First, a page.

ShareThis Page
News

Valley drivers, road crews prepare for snow

| Friday, Dec. 5, 2003

Valley hardware stores, tire dealers and road crews are ready, so let it snow.

The National Weather Service is calling for 4 to 6 inches of snow on the ground by Saturday morning in the Pittsburgh region due to a storm center from the southwest that began moving through the region late Thursday, meteorologist Terry Parrish said.

As the snow falls during the next three days, temperatures are expected to hover around the freezing mark, Parrish said.

Last December, 11 inches of snow fell across the Pittsburgh area -- about 4 inches more than usual, according to National Weather Service statistics.

With the mercury falling and the threat of snowflakes in the forecast, the Valley is busy preparing for its first taste of winter. Before 11 p.m. Thursday, Tarentum road crews were spreading rock salt on borough streets.

Sales of rock salt and more powerful deicers such as calcium chloride and potassium chloride have been brisk this week at Lane's True Value Hardware in Cheswick, store owner John Lane said.

"Business picked up today when they started calling for some snow and ice," Lane said. "The season's almost here."

Likewise, the run on road salt, ice melters, snow shovels, insulation and weather stripping for windows has begun at Busy Beaver in New Kensington, according to store manager Mike Cecchi.

"It's not a panic yet," Cecchi said. "But people have been coming in to get their shovels and ice chippers."

Tire sales also were sweetened this week as drivers prepared for the predicted ice and snow.

At Highland Tire in Tarentum, motorists were lined up Thursday afternoon along Second Avenue to have winter tires put on their vehicles, company Vice President Brad Bonnett said.

"A ton," was Bonnett's response when asked how many snow tires the store has sold this week.

At lunchtime at Highland Tire's Harrison location, more than 20 vehicles were in line waiting to winterize their vehicles.

"It's been like this all day," said Don Kemp, the store's assistant manager.

Furnace inspection season also is in full swing, as people make sure their homes will be warm and safe during the cold weather.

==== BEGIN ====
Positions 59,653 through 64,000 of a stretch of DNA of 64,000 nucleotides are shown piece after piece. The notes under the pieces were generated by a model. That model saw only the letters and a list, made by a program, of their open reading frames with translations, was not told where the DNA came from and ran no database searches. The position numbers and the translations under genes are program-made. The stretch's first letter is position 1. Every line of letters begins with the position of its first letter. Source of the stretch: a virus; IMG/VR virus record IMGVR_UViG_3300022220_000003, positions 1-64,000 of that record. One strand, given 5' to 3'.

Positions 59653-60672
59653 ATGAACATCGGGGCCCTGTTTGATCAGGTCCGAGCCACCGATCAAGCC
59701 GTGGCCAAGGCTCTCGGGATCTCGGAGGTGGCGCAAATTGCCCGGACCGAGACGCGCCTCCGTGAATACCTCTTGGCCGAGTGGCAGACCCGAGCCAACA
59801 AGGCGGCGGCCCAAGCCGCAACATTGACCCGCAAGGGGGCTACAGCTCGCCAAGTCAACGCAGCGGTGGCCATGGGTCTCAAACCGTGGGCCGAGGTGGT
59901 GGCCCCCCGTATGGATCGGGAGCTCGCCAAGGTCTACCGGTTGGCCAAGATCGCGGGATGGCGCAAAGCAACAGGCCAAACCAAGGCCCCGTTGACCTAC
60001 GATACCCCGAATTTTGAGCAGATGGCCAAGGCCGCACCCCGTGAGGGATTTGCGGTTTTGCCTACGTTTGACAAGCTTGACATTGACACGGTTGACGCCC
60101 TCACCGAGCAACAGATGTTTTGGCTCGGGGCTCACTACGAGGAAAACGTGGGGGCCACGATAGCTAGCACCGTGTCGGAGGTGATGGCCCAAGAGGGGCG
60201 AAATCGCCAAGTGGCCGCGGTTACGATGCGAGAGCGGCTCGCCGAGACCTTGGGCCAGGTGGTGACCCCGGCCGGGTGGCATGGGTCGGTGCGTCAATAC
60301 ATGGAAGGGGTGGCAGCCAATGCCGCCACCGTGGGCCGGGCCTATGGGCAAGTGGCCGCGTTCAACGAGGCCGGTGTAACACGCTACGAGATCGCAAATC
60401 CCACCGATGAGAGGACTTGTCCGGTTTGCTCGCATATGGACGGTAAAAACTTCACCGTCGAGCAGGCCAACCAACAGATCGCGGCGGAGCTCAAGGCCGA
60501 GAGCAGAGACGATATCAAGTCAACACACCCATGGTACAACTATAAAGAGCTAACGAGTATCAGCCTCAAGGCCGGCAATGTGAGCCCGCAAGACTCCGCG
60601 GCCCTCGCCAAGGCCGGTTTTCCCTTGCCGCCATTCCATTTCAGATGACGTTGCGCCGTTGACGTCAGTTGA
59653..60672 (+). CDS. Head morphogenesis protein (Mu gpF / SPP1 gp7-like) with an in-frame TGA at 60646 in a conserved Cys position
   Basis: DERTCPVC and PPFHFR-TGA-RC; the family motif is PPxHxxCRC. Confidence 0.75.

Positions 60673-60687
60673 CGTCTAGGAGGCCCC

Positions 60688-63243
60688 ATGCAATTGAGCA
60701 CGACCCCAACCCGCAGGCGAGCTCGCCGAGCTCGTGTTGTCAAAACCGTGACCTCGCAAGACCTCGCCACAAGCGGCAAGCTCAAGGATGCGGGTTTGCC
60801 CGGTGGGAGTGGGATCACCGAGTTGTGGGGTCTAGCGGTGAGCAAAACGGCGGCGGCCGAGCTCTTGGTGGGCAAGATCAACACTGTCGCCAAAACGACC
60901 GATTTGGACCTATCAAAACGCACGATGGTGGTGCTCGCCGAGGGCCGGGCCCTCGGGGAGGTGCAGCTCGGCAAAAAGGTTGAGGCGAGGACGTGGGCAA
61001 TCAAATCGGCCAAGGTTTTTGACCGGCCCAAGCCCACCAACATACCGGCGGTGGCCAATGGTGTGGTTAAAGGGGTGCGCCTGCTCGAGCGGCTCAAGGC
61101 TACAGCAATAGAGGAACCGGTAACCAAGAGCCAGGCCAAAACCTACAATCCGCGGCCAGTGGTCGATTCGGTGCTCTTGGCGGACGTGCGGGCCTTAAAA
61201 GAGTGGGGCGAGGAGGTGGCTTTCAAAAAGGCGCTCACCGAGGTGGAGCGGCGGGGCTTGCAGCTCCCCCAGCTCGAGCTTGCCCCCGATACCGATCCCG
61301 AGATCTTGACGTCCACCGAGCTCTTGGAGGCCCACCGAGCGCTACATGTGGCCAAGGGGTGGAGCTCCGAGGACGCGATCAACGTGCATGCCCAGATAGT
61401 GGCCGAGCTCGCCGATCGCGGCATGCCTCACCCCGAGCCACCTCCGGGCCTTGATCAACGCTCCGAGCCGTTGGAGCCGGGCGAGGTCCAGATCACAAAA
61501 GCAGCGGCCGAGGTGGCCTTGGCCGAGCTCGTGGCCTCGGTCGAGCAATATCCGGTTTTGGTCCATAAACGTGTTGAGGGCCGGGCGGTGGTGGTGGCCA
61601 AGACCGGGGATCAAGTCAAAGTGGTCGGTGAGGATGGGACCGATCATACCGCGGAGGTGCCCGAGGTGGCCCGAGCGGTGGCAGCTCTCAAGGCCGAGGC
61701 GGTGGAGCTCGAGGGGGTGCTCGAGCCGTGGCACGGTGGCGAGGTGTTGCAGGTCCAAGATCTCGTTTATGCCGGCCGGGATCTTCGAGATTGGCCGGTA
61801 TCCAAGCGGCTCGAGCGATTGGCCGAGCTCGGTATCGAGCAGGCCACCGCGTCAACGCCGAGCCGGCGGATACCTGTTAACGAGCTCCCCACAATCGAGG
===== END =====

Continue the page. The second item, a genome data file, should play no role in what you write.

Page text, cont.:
At Apollo Plumbing and Heating, technicians receive 10 to 15 calls per day for winter repairs or broken furnaces, said employee Marilyn Greece.

"It's overwhelming almost," Greece said. "I'm already scheduled into January."

A malfunctioning furnace or fireplace could cause a house to fill with deadly carbon monoxide, according to the Allegheny County Health Department.

Finally, municipalities across the Valley are making sure salt sheds are full and plows are ready to roll.

Borough Secretary April Winklmann said Springdale has 220 tons of salt stored and two trucks ready to clear the streets in the event of snowfall.

"That's an awful lot of salt for a small community like us," Winklmann said.

There's also plenty of salt to go around for state roads.

Last winter, PennDOT District 11, which covers Allegheny, Beaver and Lawrence counties, used about 80,000 tons of salt and 46,500 tons of anti-skid material.

About $11 million is budgeted this winter to keep the district roads clear, according to PennDOT spokesman Dick Skrinjar.

"With winter just around the corner, PennDOT is ready for the attack against snow and severe weather that is likely to impair driving," Skrinjar said.

Additional Information:

December snowfalls

2002: 11 inches.

2001: 5 inches.

2000: 8.3 inches.

1999: 3.2 inches.

1998: 1.8 inches.

Average December snowfall from 1971 to 2000: 6.9 inches.

Source: National Weather Service

TribLIVE commenting policy

You are solely responsible for your comments and by using TribLive.com you agree to our Terms of Service.

We moderate comments. Our goal is to provide substantive commentary for a general readership. By screening submissions, we provide a space where readers can share intelligent and informed commentary that enhances the quality of our news and information.

While most comments will be posted if they are on-topic and not abusive, moderating decisions are subjective. We will make them as carefully and consistently as we can. Because of the volume of reader comments, we cannot review individual moderation decisions with readers.

We value thoughtful comments representing a range of views that make their point quickly and politely. We make an effort to protect discussions from repeated comments either by the same reader or different readers

We follow the same standards for taste as the daily newspaper. A few things we won't tolerate: personal attacks, obscenity, vulgarity, profanity (including expletives and letters followed by dashes), commercial promotion, impersonations, incoherence, proselytizing and SHOUTING. Don't include URLs to Web sites.

We do not edit comments. They are either approved or deleted. We reserve the right to edit a comment that is quoted or excerpted in an article. In this case, we may fix spelling and punctuation.

We welcome strong opinions and criticism of our work, but we don't want comments to become bogged down with discussions of our policies and we will moderate accordingly.

We appreciate it when readers and people quoted in articles or blog posts point out errors of fact or emphasis and will investigate all assertions. But these suggestions should be sent via e-mail. To avoid distracting other readers, we won't publish comments that suggest a correction. Instead, corrections will be made in a blog post or in an article.

click me